Technical Paper

Development of the MTU Automatic Shifting Manual Six Speed Transmission

2006-04-03
2006-01-0747
The purpose of this report is to describe the process for the development of the automatically shifting manual transmission control system hardware and software to be used in the MTU Challenge X Equinox, a through-the-road parallel hybrid electric vehicle. The automatically shifting manual transmission was chosen for development, as it combines the ease of use of an automatic transmission with the fuel efficiency of a manual, while eliminating the parasitic losses in the torque converter and the transmission hydraulic pump. This report illustrates the process used to develop the software-in-the loop modeling that was developed for the initial proof of concept. In addition, it describes the development of the control strategy and hardware build for the prototype transmission. To begin the design process research was preformed on existing automatically shifting manuals and manual transmissions in general. From there vehicle subsystems were assembled using Simulink block diagrams.
Technical Paper

The Calculation of Mass Fraction Burn of Ethanol-Gasoline Blended Fuels Using Single and Two-Zone Models

2008-04-14
2008-01-0320
One-dimensional single-zone and two-zone analyses have been exercised to calculate the mass fraction burned in an engine operating on ethanol/gasoline-blended fuels using the cylinder pressure and volume data. The analyses include heat transfer and crevice volume effects on the calculated mass fraction burned. A comparison between the two methods is performed starting from the derivation of conservation of energy and the method to solve the mass fraction burned rates through the results including detailed explanation of the observed differences and trends. The apparent heat release method is used as a point of reference in the comparison process. Both models are solved using the LU matrix factorization and first-order Euler integration.
Journal Article

Micro-Cooling/Heating Strategy for Energy Efficient HVAC System

2011-04-12
2011-01-0644
Energy efficient HVAC system is becoming increasingly important as higher Corporate Average Fuel Economy (CAFE) standards are required for future vehicle products. The present study is a preliminary attempt at designing energy efficient HVAC system by introducing localized heating/cooling concepts without compromising occupant thermal comfort. In order to achieve this goal of reduced energy consumption while maintaining thermal comfort it is imperative that we use an analytical model capable of predicting thermal comfort with reasonable accuracy in a non-homogenous enclosed thermal environment such as a vehicle's passenger cabin. This study will primarily focus on two aspects: (a) energy efficiency improvements in an HVAC system through micro-cooling/heating strategies and (b) validation of an analytical approach developed in GM that would support the above effort.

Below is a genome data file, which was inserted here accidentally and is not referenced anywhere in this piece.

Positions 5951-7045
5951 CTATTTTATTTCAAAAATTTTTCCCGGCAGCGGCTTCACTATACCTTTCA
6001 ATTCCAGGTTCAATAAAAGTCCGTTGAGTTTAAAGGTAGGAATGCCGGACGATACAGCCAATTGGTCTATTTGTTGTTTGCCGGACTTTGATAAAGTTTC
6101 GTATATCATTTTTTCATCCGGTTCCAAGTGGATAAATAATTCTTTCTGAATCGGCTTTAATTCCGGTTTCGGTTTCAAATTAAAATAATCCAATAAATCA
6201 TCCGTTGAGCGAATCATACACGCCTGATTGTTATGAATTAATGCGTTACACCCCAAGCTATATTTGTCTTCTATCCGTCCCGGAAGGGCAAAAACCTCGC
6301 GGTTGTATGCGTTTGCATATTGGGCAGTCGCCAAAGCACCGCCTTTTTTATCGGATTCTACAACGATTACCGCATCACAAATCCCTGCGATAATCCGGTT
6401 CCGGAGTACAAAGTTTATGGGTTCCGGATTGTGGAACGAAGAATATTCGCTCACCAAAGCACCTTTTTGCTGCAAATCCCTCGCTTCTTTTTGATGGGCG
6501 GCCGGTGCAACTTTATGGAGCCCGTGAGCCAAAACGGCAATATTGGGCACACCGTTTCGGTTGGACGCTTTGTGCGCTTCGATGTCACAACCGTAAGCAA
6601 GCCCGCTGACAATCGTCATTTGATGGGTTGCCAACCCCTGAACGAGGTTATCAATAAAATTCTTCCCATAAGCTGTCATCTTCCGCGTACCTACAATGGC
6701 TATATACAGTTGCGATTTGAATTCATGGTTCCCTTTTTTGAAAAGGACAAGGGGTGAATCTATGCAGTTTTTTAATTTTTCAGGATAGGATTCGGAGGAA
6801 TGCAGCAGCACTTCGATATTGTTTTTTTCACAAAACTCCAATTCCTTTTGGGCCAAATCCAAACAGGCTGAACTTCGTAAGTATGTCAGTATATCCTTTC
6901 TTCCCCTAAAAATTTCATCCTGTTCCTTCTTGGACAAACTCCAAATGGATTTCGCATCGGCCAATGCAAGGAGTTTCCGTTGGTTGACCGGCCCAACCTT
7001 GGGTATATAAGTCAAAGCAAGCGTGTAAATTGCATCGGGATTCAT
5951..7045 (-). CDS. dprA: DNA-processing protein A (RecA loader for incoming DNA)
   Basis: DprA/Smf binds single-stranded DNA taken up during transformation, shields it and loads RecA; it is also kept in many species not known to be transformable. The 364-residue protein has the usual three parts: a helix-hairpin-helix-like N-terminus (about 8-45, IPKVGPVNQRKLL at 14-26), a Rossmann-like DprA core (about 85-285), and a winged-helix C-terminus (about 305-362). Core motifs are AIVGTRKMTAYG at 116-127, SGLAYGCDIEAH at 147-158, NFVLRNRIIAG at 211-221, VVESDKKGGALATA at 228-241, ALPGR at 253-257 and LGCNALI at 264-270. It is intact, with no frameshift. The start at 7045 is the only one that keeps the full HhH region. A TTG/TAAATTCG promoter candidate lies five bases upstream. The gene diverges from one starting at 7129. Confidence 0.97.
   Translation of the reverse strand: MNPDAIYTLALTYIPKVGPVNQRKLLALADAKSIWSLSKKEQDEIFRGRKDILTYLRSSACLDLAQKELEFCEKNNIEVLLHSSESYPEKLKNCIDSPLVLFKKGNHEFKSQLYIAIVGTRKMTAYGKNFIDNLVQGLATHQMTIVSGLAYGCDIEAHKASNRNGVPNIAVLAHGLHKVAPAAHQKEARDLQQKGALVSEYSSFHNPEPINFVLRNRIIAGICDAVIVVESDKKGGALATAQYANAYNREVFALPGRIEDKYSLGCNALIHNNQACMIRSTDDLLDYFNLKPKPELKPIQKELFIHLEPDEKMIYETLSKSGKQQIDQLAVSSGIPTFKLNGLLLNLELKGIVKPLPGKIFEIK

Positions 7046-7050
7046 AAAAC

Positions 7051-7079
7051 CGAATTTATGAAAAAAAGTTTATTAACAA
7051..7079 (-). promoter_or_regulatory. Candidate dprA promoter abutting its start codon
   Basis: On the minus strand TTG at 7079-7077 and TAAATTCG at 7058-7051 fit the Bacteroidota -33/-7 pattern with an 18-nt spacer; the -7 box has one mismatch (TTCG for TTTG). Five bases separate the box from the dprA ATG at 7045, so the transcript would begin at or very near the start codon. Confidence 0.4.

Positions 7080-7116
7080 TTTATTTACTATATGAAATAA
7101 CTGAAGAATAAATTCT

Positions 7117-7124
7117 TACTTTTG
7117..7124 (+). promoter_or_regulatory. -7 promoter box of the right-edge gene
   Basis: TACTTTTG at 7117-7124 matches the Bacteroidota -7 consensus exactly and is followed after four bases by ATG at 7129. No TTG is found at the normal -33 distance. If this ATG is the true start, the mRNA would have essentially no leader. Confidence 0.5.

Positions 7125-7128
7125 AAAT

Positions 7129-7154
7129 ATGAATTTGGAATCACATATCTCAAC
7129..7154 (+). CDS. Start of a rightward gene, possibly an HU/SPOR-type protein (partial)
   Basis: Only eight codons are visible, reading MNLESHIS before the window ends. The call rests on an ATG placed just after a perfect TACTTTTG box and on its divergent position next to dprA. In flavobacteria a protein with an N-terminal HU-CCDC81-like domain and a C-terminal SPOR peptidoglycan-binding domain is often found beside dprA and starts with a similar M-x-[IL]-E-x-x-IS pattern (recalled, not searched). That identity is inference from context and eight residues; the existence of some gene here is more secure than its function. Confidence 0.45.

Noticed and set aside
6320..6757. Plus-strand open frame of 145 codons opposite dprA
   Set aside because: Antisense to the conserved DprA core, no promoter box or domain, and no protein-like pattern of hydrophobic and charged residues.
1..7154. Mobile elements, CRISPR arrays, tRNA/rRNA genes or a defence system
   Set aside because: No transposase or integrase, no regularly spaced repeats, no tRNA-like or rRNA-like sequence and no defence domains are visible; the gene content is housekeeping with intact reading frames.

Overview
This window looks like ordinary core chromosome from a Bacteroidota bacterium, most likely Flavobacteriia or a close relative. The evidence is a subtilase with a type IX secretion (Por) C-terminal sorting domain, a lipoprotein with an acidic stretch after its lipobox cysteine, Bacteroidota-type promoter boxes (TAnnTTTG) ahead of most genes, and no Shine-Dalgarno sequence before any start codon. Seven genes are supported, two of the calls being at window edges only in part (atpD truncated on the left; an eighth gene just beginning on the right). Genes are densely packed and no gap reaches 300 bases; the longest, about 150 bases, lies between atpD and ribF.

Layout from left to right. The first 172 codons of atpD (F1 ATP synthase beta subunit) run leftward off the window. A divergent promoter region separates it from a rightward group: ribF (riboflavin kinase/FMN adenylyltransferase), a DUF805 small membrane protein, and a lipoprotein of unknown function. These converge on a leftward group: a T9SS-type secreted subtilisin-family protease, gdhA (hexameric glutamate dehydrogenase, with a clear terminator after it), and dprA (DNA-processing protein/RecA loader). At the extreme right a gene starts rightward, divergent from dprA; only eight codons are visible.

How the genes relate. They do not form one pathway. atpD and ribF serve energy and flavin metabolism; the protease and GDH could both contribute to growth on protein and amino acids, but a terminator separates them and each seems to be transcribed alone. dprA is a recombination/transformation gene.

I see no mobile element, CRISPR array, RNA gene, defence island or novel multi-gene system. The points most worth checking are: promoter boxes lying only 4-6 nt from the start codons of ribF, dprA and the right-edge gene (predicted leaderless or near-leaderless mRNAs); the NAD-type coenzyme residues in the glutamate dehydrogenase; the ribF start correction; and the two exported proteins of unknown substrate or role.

Journal Article

Energy Efficient HVAC System with Spot Cooling in an Automobile - Design and CFD Analysis

2012-04-16
2012-01-0641
Spot, or distributed, cooling and heating is an energy efficient way of delivering comfort to an occupant in the car. This paper describes an approach to distributed cooling in the vehicle. A two passenger CFD model of an SUV cabin was developed to obtain the solar and convective thermal loads on the vehicle, characterize the interior thermal environment and accurately evaluate the fluid-thermal environment around the occupants. The present paper focuses on the design and CFD analysis of the energy efficient HVAC system with spot cooling. The CFD model was validated with wind tunnel data for its overall accuracy. A baseline system with conventional HVAC air was first analyzed at mid and high ambient conditions. The airflow and cooling delivered to the driver and the passenger was calculated. Subsequently, spot cooling was analyzed in conjunction with a much lower conventional HVAC airflow.
Journal Article

Co-Simulation of Multiple Software Packages for Model Based Control Development and Full Vehicle System Evaluation

2012-04-16
2012-01-0951
Recent advancements in simulation software and computational hardware make it realizable to simulate a full vehicle system comprised of multiple sub-models developed in different modeling languages. The so-called, co-simulation allows one to develop a control strategy and evaluate various aspects of a vehicle system, such as fuel efficiency and vehicle drivability, in a cost-effective manner. In order to study the feasibility of the synchronized parallel processing in co-simulation this paper presents two co-simulation frameworks for a complete vehicle system with multiple heterogeneous subsystem models. In the first approach, subsystem models are co-simulated in a serial configuration, and the same sub-models are co-simulated in a parallel configuration in the second approach.